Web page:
The Ins and Outs of Private Health Insurance

Learning about your health insurance plan and communication with health insurance providers isn’t always a breeze.

All coverage terms vary depending on your out-of-pocket costs, which is why it’s really important to get to know your plan. There are several ways they can differ, including annual deductible amounts, co-pays, and prescription amounts.

Private Health Insurance:
There are two types of private group health insurance policies: fully insured and self-insured. It’s important to first understand what type of insurance you have because consumer protections are applied differently depending on your plan.

  • Fully Insured – a traditional way to structure an employer-sponsored health plan.  In this case, the employer pays a premium to the insurance carrier and the insurance carrier pays the health care claims based on the coverage benefits outlined in the policy.
  • Self-Insured – when an employer operates their own health plan as opposed to purchasing one from an insurance carrier.  Employers may be drawn to this method because it allows them to save money that they would have paid the insurance carrier. However, it does make the employer vulnerable to a great deal of risk in the event there are more claims than expected to be paid.

Your employee benefits manager or human resources personnel is a great point of contact to reach out to if you have any questions about your employer sponsored plan. Here are some types of plans you may see:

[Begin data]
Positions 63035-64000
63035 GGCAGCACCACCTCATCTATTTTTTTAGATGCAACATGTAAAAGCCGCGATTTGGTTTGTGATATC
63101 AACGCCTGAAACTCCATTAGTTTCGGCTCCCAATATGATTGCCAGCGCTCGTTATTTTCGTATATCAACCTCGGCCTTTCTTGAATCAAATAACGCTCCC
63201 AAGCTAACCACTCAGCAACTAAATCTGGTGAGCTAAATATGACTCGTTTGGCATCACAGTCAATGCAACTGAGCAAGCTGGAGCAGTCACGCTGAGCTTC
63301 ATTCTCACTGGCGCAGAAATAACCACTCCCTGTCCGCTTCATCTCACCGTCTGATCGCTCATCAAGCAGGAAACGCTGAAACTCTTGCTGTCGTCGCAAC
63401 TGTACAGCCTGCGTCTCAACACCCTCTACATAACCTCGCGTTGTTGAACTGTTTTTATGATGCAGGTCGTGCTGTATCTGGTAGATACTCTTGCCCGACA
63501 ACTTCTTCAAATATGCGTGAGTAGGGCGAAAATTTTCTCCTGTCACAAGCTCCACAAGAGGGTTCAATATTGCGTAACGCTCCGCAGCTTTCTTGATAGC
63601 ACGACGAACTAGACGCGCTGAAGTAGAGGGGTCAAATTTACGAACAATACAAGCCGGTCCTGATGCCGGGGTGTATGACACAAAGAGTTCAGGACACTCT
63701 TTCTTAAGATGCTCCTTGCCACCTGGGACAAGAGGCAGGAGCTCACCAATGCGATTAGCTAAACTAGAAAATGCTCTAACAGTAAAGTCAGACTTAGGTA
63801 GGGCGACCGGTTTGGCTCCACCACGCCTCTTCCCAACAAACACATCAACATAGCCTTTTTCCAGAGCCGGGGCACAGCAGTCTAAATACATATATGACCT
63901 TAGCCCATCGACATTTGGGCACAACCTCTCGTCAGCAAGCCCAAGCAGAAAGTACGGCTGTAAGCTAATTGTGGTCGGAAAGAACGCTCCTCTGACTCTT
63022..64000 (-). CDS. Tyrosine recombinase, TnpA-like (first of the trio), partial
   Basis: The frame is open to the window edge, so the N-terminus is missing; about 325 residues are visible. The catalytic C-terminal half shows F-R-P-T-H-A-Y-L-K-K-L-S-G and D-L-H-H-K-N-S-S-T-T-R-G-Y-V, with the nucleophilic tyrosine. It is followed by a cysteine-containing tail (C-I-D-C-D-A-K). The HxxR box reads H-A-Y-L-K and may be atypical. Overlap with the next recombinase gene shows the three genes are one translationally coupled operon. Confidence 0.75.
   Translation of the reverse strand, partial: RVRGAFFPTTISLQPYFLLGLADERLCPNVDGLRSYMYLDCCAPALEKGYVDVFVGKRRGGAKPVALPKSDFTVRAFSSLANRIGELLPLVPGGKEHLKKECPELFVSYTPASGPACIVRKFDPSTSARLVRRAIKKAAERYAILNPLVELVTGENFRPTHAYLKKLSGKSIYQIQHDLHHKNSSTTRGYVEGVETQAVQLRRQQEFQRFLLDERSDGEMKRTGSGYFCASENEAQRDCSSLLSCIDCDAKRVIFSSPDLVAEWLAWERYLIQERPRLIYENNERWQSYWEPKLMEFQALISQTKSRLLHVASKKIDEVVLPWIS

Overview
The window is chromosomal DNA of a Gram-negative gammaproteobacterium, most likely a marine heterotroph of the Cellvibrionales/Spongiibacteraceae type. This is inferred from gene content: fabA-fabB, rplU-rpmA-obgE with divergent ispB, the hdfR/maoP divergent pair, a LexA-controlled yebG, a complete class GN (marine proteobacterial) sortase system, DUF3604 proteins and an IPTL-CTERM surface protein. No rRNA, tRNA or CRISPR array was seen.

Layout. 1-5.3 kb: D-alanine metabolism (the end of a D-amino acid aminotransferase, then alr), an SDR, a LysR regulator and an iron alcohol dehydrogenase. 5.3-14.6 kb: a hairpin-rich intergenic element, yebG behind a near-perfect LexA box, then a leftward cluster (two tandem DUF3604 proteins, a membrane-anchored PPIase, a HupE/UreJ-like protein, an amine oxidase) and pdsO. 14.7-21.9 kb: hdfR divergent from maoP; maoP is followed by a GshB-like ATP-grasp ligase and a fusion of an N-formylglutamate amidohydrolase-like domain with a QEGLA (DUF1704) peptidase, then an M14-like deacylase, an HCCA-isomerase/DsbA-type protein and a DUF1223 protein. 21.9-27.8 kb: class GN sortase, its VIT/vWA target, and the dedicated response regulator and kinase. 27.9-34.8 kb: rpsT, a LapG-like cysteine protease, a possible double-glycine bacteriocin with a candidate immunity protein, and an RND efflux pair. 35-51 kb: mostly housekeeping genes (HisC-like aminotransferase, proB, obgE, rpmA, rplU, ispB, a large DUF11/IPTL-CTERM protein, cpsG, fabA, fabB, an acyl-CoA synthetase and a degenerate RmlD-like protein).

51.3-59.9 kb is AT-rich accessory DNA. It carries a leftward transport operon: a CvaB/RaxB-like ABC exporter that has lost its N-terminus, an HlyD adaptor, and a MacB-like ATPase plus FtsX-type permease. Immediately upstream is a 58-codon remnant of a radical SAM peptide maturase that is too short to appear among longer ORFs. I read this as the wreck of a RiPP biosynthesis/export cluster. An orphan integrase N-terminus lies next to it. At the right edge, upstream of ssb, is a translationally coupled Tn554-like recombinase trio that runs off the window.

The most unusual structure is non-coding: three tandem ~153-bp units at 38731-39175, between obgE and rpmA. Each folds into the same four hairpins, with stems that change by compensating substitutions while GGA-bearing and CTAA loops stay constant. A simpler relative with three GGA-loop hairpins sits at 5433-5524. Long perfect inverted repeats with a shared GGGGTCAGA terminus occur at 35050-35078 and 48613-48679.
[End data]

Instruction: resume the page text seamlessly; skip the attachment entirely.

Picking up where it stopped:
• Health Maintenance Organization (HMO) – In exchange for a monthly payment, also known as a premium, an HMO provides comprehensive healthcare. In this plan, your Primary Care Provider (PCP) is who you want to reach out to first. If you need care outside of what your PCP can offer, they will refer you to another provider.
  • Point of Service Plan (POS) – This plan offers a little more flexibility than a HMO. If your PCP makes specialty recommendations, they will likely make them within your network. However, if they do not, it is likely you will pay a higher co-pay or coinsurance. To help minimize costs, always request that the doctor makes the recommendation within your network if applicable.
  • Preferred Provider Organization (PPO) – This plan provides the patient access to a network of preferred providers, also known as in-network doctors. This means the list of doctors have been approved by your health insurance plan. Your out-of-pocket expenses will be less if you use a provider within the plan, however if you use a doctor that is out of network, you will still receive some reimbursement. This type of plan is typically more expensive but they include a larger network of doctors, including specialty doctors.
  • Exclusive Provider Organization (EPO) – This plan is similar to a HMO plan in that members are required to use network doctors. However, unlike a HMO plan, it is not necessary to select a PCP, you do need to contact a PCP for specialist referrals.
  • Fee-for-Service (FFS) – This plan is not as common. If you are enrolled in this plan, it is important to keep good track of your medical records and expenses, as the FFS only pays a percentage of what is standard in the area. FFS plans also require that you meet a yearly deductible before they will begin to pay claims.

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